King of Crunk & BME Recordings Present: Lil Scrappy

The King of Crunk & BME Recordings Present: Lil Scrappy

by Trillville
     
 

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Ah, to be young and crunk. You don't need to worry about being deep in the world of crunk, but if you don't have the right amount of confidence and swagger you can come off as desperate. Party rap has been this way long before Luther Campbell made the South its new home and long before Atlanta's Lil Jon was

Overview

Ah, to be young and crunk. You don't need to worry about being deep in the world of crunk, but if you don't have the right amount of confidence and swagger you can come off as desperate. Party rap has been this way long before Luther Campbell made the South its new home and long before Atlanta's Lil Jon was crowned the King of Crunk. The King presents two of his most skilled subjects on King of Crunk & BME Recordings Present: Lil Scrappy or King of Crunk & BME Recordings Present: Trillville, depending on which version you choose. Both contain the same tracks -- half by Trillville, half by Lil Scrappy -- with the only difference being who's on the cover and who gets to go first with their set. Considering how most crunk CDs should come with expiration dates ("Not crunk after May 30th") and run out of ideas after eight or so tracks, this split CD is smart marketing. The hits -- Trillville's "Neva Eva" and Lil Scrappy's "Head Bussa" -- are great examples of the differences between the two acts. Trillville come from the 2 Live Crew school of irresponsibility, but they're more concerned with looking tough than sleazy. Past the boisterous and fun "Neva Eva" there's the "Weakest Link," which cops the game show's "You're the weakest link, goodbye" dismissal and morphs it into an infectious chorus. Using the carnal creak of mattress for "Some Cut"'s backbeat is a brilliant bit of production from Lil Jon, but the rest of the highlights are Lil Scrappy's. Scrappy is a lot less concerned with partying and less crunk, but his deeper skills show his future is brighter than Trillville's. "Head Bussa" takes longer to sink in than "Neva Eva," but it's more street smart and more rewarding in the end. "Bootleg" has some great observations on the shady world of CDs that sell out of inner-city gas stations, while "Crunk Radio" has more to say than most interludes and skits. Lil Scrappy can't lose when he combines Twista's rapid style with dancehall's right-on-the-beat stutters. "Diamonds in My Pinky Ring" and the simply awesome "E.I.L.A." are the best examples, but there really isn't a whack track on Lil Scrappy's set. Just to add to the party, Lil Jon throws a slow, grinding track by newcomer Bohagon at the end. It's short but a slick enough reason to keep an eye out for his release, especially if Lil Jon keeps up with this don't-wear-out-your-welcome format.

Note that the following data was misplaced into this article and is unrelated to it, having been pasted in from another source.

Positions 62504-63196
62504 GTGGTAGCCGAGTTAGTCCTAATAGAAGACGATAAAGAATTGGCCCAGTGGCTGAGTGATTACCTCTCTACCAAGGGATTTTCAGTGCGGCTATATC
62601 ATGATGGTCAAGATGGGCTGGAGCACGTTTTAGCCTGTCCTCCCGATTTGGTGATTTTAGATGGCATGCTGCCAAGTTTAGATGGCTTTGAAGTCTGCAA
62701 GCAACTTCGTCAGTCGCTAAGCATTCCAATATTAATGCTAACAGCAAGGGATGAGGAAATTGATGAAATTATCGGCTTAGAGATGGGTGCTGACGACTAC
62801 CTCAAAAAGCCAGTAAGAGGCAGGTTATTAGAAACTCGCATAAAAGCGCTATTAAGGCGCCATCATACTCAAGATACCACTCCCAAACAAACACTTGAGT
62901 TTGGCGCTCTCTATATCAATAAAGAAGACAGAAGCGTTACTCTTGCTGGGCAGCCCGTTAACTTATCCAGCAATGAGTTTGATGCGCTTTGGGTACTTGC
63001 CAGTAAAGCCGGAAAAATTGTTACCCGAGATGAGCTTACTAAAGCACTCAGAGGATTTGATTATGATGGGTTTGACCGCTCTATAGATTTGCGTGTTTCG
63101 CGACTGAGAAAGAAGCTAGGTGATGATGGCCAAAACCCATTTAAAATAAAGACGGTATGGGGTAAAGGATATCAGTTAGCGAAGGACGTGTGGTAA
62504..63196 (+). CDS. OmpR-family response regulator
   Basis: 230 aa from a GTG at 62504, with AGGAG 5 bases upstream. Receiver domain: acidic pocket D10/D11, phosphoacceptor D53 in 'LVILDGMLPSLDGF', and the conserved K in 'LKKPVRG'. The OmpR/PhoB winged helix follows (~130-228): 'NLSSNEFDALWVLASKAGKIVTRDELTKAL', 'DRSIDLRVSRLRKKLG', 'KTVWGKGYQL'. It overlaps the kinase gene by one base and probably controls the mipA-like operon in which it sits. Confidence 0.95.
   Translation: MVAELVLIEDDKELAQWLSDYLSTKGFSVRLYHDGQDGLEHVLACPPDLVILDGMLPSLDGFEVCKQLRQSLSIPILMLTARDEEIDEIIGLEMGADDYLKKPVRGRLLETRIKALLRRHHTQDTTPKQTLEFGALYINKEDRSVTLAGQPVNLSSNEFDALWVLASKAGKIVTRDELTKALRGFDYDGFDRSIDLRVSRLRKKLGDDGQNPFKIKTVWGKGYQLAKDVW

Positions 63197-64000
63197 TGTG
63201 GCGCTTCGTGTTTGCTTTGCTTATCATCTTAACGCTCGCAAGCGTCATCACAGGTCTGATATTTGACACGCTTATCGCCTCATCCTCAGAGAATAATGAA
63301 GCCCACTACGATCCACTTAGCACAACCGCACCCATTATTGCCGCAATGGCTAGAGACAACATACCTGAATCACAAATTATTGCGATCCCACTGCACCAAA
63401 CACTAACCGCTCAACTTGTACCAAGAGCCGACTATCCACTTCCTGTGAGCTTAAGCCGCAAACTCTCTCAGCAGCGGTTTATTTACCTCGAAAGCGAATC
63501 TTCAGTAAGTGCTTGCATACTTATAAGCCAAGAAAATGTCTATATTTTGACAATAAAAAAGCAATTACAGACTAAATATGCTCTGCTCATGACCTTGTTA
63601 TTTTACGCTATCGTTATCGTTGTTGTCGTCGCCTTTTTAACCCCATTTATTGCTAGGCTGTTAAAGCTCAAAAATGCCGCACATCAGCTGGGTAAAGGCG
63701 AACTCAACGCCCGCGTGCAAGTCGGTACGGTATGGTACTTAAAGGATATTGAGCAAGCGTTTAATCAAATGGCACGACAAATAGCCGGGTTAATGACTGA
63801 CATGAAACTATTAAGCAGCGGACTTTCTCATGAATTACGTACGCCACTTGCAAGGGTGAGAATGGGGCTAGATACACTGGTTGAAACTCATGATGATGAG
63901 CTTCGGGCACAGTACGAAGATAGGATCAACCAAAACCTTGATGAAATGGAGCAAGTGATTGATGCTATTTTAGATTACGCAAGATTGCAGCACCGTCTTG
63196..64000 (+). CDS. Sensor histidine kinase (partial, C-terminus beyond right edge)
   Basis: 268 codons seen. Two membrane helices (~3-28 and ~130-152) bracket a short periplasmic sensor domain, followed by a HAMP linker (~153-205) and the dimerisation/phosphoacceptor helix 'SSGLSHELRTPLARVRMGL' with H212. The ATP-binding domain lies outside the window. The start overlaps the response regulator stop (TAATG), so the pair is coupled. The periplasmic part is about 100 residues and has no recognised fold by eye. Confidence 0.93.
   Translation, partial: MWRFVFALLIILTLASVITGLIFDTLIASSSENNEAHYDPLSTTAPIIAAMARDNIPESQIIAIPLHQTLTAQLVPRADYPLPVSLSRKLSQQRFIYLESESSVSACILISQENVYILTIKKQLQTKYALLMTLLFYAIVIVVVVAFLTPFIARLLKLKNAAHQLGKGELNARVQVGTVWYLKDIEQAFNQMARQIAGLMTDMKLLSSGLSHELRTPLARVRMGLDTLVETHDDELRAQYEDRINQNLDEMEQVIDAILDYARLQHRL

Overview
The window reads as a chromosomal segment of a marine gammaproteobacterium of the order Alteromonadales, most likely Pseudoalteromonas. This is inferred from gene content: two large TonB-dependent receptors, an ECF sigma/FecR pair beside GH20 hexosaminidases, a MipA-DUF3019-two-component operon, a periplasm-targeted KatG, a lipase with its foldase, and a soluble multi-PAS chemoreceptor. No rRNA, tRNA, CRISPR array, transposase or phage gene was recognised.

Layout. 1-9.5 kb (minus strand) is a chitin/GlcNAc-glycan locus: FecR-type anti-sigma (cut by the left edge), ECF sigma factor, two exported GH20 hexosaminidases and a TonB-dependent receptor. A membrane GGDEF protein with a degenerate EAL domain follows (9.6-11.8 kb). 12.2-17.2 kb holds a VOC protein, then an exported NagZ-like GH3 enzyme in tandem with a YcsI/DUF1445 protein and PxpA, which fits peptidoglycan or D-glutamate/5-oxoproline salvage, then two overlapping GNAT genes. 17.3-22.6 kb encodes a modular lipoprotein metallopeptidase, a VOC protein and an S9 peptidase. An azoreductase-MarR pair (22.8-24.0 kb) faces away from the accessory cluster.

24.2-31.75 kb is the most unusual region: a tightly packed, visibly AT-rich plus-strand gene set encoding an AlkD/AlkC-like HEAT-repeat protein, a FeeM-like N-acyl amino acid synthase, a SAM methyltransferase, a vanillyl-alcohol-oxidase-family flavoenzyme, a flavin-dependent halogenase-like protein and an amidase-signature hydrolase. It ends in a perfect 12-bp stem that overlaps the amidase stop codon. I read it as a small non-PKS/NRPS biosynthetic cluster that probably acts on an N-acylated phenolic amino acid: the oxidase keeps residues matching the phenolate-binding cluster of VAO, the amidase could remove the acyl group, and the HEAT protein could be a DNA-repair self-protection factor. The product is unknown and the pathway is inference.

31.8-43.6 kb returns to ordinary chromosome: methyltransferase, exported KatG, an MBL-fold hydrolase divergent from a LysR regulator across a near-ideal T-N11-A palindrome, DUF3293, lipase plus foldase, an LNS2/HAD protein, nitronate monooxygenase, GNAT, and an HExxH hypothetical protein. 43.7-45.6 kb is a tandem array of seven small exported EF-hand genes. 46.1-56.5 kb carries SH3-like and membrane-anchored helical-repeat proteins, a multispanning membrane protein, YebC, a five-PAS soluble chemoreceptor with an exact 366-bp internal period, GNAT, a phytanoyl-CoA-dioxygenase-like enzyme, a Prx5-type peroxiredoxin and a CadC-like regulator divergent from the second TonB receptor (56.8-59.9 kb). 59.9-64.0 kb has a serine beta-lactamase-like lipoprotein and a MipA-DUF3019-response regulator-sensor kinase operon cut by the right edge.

Product Details

Release Date:
02/24/2004
Label:
Reprise / Wea
UPC:
0093624869122
catalogNumber:
48691

Related Subjects

Tracks

Album Credits

Performance Credits

Trillville   Primary Artist
LaMarquis Mark Jefferson   Bass
Grip   Vocals
Craig Love   Guitar
Cutty Cartel   Track Performer
Stay Fresh   Track Performer
Hotballs Johnson   Track Performer
Buck Thrusthorne   Track Performer

Technical Credits

Marion Meadows   Engineer
John Frye   Engineer
Clarence Jones   Composer
Tom Whalley   Executive Producer
Craig Love   Composer
D.L. Warfield   Art Direction
Taj "Mahal" Tilghman   Engineer
Luis Diaz   Engineer
Don P   Producer
Rob McDowell   Executive Producer
Jonathan Smith   Composer
Mark Vinten   Engineer
Jonathan Cantrell   Engineer
Kevin "KD" Davis   Engineer
Joe "DaBingo" Bing   Composer

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